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Opinion

Editorial 1

A year ago — and, actually, long before that — this region was awash in speculation about what the gaming industry might bring to the region and what its broad impact might be.

The industry was new to the state, and there were questions. There was also excitement, some anxiety, no shortage of opinions, and plenty of hope. A year later, most of those emotions are still in evidence, and there remain many questions.

But in the meantime, another industry has emerged that apparently has the potential to have far more reach and far more impact: cannabis.

As several different stories in this issue reveal, the cannabis industry has certainly put down roots in the four counties of Western Mass., and while it’s still too early to know for sure, it appears to have far more potential to change the landscape — in all kinds of ways — than gaming.

Why? Because this is a far-reaching industry with myriad moving parts and potential business opportunities — from cultivation to retail to real estate to, yes, a new publication (see page 6). Also, it is seemingly far more democratic.

Indeed, while the gaming industry is reserved for large, as in very large, players investing $1 billion or more, the cannabis sector offers opportunities for individuals and small groups of investors — not that getting into this business, let alone succeeding in it, would be considered easy in any way, shape, or form.

And, as Michael Kusek, founder of that publication, A Different Leaf, points out, this is one of the few industries in this state where the opportunities are in Central and Western Mass., not Boston and within the Route 128 beltway. That’s because the majority of cities and towns in this region are welcoming of this industry, while most of those surrounding Boston are not.

When Easthampton Mayor Nicolle LaChapelle said her community was “head over heels in love, I would think, with cannabis, and I don’t think that’s overstating it,” she wasn’t just speaking for many of her colleagues — remember, Holyoke’s mayor, Alex Morse, joked to a television reporter that his goal was to rename the city the ‘Rolling Paper City’ — but she was speaking about how this sector can be a real game changer in terms of everything from jobs to tax revenue to foot traffic on Main Street.

The cannabis industry is not an easy one to follow. As noted, there are a lot of moving parts, and the scene changes every month, if not every week, as new locations open, more host-community agreements are forged, and more real estate is acquired for the purpose of establishing businesses in this sector.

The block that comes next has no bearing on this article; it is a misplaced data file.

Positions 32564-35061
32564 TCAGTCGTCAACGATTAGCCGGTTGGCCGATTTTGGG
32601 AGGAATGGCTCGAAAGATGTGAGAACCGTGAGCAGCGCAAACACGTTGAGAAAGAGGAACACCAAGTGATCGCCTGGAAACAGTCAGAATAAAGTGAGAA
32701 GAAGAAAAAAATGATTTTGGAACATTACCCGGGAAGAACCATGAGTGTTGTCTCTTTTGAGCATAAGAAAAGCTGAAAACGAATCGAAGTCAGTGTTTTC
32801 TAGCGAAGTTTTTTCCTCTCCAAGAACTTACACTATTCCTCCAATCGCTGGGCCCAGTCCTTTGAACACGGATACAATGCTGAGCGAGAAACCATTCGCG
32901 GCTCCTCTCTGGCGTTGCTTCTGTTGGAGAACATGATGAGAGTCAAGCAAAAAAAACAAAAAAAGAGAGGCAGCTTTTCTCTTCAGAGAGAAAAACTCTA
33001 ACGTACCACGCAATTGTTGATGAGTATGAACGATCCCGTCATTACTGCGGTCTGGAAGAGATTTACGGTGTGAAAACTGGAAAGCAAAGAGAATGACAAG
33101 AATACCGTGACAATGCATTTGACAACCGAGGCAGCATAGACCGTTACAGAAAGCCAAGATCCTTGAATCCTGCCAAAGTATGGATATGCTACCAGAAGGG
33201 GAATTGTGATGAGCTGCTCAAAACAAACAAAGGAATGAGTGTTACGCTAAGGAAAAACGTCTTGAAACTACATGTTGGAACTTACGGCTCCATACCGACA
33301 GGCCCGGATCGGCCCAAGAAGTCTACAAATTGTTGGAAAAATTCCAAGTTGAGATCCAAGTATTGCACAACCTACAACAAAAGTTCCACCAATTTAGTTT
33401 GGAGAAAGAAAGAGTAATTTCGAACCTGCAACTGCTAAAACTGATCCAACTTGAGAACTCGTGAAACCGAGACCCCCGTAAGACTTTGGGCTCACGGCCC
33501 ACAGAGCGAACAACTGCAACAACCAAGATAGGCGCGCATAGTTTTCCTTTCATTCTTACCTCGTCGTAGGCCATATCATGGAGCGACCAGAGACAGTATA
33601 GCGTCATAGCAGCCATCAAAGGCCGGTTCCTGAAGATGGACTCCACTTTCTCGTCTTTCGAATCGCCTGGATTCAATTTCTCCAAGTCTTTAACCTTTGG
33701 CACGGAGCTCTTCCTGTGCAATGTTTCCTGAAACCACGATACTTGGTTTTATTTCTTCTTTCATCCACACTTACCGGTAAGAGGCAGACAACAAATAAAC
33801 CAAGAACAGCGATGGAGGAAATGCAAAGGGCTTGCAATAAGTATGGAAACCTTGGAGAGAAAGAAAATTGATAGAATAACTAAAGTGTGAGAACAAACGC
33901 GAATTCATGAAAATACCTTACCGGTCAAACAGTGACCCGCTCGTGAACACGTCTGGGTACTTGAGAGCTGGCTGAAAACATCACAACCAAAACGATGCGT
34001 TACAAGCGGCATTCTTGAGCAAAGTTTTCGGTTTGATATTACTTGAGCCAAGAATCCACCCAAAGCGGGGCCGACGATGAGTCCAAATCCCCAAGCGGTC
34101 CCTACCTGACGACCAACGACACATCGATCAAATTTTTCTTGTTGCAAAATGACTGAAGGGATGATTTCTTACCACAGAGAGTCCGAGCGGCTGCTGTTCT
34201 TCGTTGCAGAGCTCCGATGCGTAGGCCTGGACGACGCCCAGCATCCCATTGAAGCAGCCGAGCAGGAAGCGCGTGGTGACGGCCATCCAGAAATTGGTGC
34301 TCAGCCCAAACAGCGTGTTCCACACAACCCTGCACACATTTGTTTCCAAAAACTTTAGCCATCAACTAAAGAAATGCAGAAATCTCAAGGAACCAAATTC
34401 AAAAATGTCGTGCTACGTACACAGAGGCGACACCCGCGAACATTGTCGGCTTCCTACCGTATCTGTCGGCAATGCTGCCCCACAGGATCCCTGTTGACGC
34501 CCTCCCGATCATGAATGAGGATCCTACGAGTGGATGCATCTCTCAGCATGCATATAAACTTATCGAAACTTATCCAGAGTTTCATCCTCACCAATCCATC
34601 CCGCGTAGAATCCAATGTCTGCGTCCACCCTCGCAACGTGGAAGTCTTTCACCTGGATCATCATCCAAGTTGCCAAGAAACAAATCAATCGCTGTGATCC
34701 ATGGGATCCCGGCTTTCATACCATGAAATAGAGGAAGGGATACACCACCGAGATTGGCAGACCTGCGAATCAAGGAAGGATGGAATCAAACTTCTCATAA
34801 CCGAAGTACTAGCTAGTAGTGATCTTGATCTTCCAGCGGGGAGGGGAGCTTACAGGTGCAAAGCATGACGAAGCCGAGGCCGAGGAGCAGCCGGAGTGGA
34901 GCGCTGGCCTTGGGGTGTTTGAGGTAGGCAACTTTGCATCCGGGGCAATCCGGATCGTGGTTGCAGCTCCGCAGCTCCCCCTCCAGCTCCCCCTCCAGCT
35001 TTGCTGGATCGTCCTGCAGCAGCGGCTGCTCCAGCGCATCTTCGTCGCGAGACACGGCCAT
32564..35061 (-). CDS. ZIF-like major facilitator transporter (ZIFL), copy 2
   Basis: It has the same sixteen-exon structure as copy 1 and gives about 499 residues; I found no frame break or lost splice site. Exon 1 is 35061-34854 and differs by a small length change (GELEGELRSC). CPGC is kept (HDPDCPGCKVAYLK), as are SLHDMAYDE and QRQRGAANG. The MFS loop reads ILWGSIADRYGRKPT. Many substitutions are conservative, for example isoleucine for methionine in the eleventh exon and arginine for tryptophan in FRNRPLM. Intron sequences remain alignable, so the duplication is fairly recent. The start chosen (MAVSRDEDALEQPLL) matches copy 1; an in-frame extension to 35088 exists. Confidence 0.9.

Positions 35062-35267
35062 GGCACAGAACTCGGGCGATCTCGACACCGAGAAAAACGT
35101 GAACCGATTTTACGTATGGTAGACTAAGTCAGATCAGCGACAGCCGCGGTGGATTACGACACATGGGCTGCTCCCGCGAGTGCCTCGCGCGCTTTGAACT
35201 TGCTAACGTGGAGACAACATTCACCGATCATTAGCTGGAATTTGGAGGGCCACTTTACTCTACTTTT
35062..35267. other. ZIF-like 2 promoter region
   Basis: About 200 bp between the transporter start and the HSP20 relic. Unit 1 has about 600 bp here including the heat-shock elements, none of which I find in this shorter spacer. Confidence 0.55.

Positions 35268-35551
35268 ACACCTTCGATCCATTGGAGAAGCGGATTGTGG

But as hard as it is to keep track of all that is going on, it’s a worthy endeavor, because this industry certainly bears watching. No one really knows how things will shake out as more and more locations are opened and, eventually, more states decide to follow the Bay State’s lead.

But it seems almost certain that this sector will bring more impactful change, from a business perspective, than anything this region has seen in decades.

Opinion

Considering the Downside of #MeToo

As the #MeToo Movement was gaining traction back in late 2017, we wrote about how refreshing that moment was and that it had the potential to change the workplace in a very positive way.

But we also offered a word of caution, a reminder that this same movement might bring about negative change in the form of men becoming less willing to interact with women, mentor them, and take them on conferences and other learning experiences because of potentially bad optics and, far worse in their minds, potential litigation.

And now, it appears that those fears have possibly become reality.

Indeed, in an eye-opening piece, attorney Amelia Holstrom, an employment-law specialist with the firm Skoler Abbott, reveals that evidence is emerging that #MeToo may be prompting more men to err on what they would consider the side of caution.

Holstrom writes that a survey conducted by LeanIn.org — an organization dedicated to helping women come together and achieve their goals — and titled “Working Relationships in the #MeToo Era,” suggested that 60% of male managers reported they were not comfortable participating in common work activities — mentoring, working alone, or socializing — with women.

That’s compared to 32% in a survey conducted a year earlier. Further, the recent survey also noted that senior-level men were 12 times “more likely to hesitate to have one-on-one meetings” with junior female employees, nine times “more likely to hesitate to travel [with junior female employees] for work,” and six times “more likely to hesitate to have work dinners” with junior female employees. According to the survey results, 36% of men said they avoided mentoring or socializing with women because they were concerned about how it might look.

These are very disconcerting numbers, to be sure.

Holstrom went on to write about how this type of behavior can lead to litigation of a different kind — discrimination suits because women are being denied some of the same opportunities to advance and succeed as men — and this is a very important point.